The Conness Lakes are a magical place, especially when there is snow and ice involved. Their glacial fed turquoise waters are amazing!
Where: Hoover Wilderness
Distance: 4.71 Miles
Elevation Range: 10,066′ – 10,787′
Date: July 6, 2016
Maps: Falls Ridge and Buckeye Topogs
We headed east on Tioga Road, east of the Tioga Pass entrance to Yosemite to Saddlebag Road and drove up it, parking at the Saddlebag Lake Resort. We purchased tickets for us and the dogs for our trip on the water taxi to take us all over to the far side of the lake. You can find a link to Saddlebag Lake Resort at the end of the blog and they have more information on the water taxi, along with ticket prices. While we were inside, I could see that they were working on some of their famous homemade pies and asked what they were whipping up. Apricot blackberry! Mmmmmmm
We had arrived early and had a little time to kill, so we hung out and waited for the water taxi.
We all got on the water taxi. Sally and Raven have been on it several times and love the ride. There is a practical reason for taking the taxi with the dogs. The rocks on this hike can be rough on a dog’s feet and this helps take off a little mileage that they would have had along the rocky shore. OK, it is also just fun for us to take the water taxi. But if you ask me why we took it, it was for the dogs.
Once we landed, we headed toward Greenstone Lake, then followed along the north edge of the lake until we reached the west side.
We headed uphill and cross country, discovering some tarns that we had never seen before. Most of the smaller tarns will dry up before the end of summer but while they are here, they provide some beautiful reflections.
We started heading up the mountain and it is easy to lose the trail through the rocks. There are some unoffical ducks or trail markers that people have put up and many snake track trails, but we just picked our way up the rocky hill, then up onto the slabby granite mountain, then through a short rocky chute. One of the main ways that can take you up through the chute is along a small creek that comes out of Conness Lakes, but that way was still covered in snow.
We reached the lower of the 4 Conness Lakes. At 10,651′ elevation, I was hoping there might be ice on it but it was still gorgeous with that emerald colored water. There are different ways to get to the next higher lake. We chose to follow the south side of the lake but we needed to use a few rocks to cross over to the other side.
We headed up. It was easier going for me to take a direct route towards the outlet area of the next lake, but others found it easier to stay along the shore then go up through the rocks. Both techniques worked great!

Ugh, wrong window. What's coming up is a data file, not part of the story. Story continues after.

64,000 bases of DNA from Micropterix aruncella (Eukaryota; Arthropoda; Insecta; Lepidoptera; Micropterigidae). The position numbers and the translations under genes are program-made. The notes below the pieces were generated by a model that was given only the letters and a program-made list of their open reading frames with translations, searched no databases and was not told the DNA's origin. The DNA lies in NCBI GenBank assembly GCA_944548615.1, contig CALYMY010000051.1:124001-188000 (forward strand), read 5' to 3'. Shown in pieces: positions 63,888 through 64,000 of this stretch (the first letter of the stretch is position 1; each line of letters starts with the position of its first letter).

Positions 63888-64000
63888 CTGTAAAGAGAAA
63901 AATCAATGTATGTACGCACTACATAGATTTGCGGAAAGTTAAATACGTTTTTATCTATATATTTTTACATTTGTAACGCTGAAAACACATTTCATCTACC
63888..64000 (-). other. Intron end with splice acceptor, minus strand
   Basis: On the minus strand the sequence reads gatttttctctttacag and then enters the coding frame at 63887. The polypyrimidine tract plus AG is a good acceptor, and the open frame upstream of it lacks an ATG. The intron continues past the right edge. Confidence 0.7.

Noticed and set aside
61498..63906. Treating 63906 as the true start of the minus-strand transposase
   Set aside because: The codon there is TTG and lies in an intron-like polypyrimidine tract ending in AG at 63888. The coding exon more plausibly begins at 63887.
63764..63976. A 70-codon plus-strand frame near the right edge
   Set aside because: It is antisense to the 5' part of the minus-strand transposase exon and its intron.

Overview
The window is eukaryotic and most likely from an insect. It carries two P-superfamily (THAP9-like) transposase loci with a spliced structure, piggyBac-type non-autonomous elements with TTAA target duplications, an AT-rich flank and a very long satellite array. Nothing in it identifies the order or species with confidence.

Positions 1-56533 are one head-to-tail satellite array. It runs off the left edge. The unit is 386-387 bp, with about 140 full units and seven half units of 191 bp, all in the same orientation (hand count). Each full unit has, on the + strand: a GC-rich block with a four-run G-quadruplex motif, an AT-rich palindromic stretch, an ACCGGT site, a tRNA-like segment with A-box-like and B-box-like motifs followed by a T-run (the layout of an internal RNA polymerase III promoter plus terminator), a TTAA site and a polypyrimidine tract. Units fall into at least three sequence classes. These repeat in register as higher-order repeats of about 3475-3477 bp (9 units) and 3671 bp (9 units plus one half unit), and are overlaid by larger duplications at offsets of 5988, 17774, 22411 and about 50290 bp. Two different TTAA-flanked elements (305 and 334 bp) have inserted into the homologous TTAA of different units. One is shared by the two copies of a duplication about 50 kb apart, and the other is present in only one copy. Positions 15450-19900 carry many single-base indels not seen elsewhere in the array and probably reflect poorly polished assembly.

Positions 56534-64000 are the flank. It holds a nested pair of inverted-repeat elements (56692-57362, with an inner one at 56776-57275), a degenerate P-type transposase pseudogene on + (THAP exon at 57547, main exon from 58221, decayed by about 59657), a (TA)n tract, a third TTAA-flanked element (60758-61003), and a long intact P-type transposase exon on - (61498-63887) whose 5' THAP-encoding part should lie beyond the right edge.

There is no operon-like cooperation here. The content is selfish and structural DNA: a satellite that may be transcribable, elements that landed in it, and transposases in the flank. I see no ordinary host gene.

When I reached what I call the Middle Conness Lake at 10,680′ elevation, I was so excited to see ice on the lake and some of it was quite thick! Beautiful!
We took a closer look at the ice floating on the lake, trying to capture the beauty with our cameras.
Just loved this lake!
We headed up the granite slabs to the next higher Conness Lake.
When we arrived, we knew it was the perfect lunch spot. We found a spot that was sheltered from the wind where we could watch the lake (10,763′ elevation), the waterfalls and Mount Conness.
Mount Conness, 12,649′ elevation, and its knife edge ridge border the lake on the west and southwest sides. North Peak, 12,231′ elevation, borders the lake on the north side. We could also spot where the Conness Glacier lies, which they say is the largest glacier in the Sierra Nevada north of Tioga Pass.
Mount Conness is named for John Conness (1821–1909), a native of Galway, Ireland who immigrated to the United States in 1833. He arrived in California via Panama on the ship Sylph in 1849, engaging in mining and mercantile pursuits in El Dorado County, but by 1853, he was a member of the California Legislature. He served from 1853 to 1854 and from 1860 to1861, and then was the United States Senator from California from 1863 to 1869. He was married twice and had at least 12 children by my count. On the 1860 census, he is living in Georgetown, El Dorado County and lists his occupation as a Miner.
On March 28, 1864, Conness introduced Senate Bill 203, known as “The Yosemite Valley Grant Act. The legislation would by federal action, grant to the State of California the Yosemite Valley and the Mariposa Grove of Big Trees. The purpose of the bill was that the property “shall be inalienable forever, and preserved and improved as a place of public resort.”
No money was appropriated in support of the bill and no supporting legislation provided for federal administration of the areas. It did not establish the National Park, which came later in 1890. The Yosemite Valley Grant Act passed on June 30, 1864 and was signed by President Abraham Lincoln.
We made it to 3 of the Conness Lakes but there was too much snow and rough terrain for us to make it to the highest of the lakes. Hopefully we can do that another day. We had reservations for the 3:15 water taxi back and it was time for us to start heading down. We basically followed our route that we came up through the lakes, then followed the trail that follows the creek down to Greenstone Lake, then back to the dock where the water taxi picked us up. They don’t allow wet dogs on the taxi so we made sure we kept our dogs dry, although I am sure if you asked them, they would rather have gotten wet.
This can be a good dog hike, but the rocks in this area can be brutal on their feet. I packed Sally’s shoes, just in case she got a worn spot or cut on her feet, checking those feet periodically, but she was no worse for the wear.
Maps and Profiles:
Prior Blogs in this Area: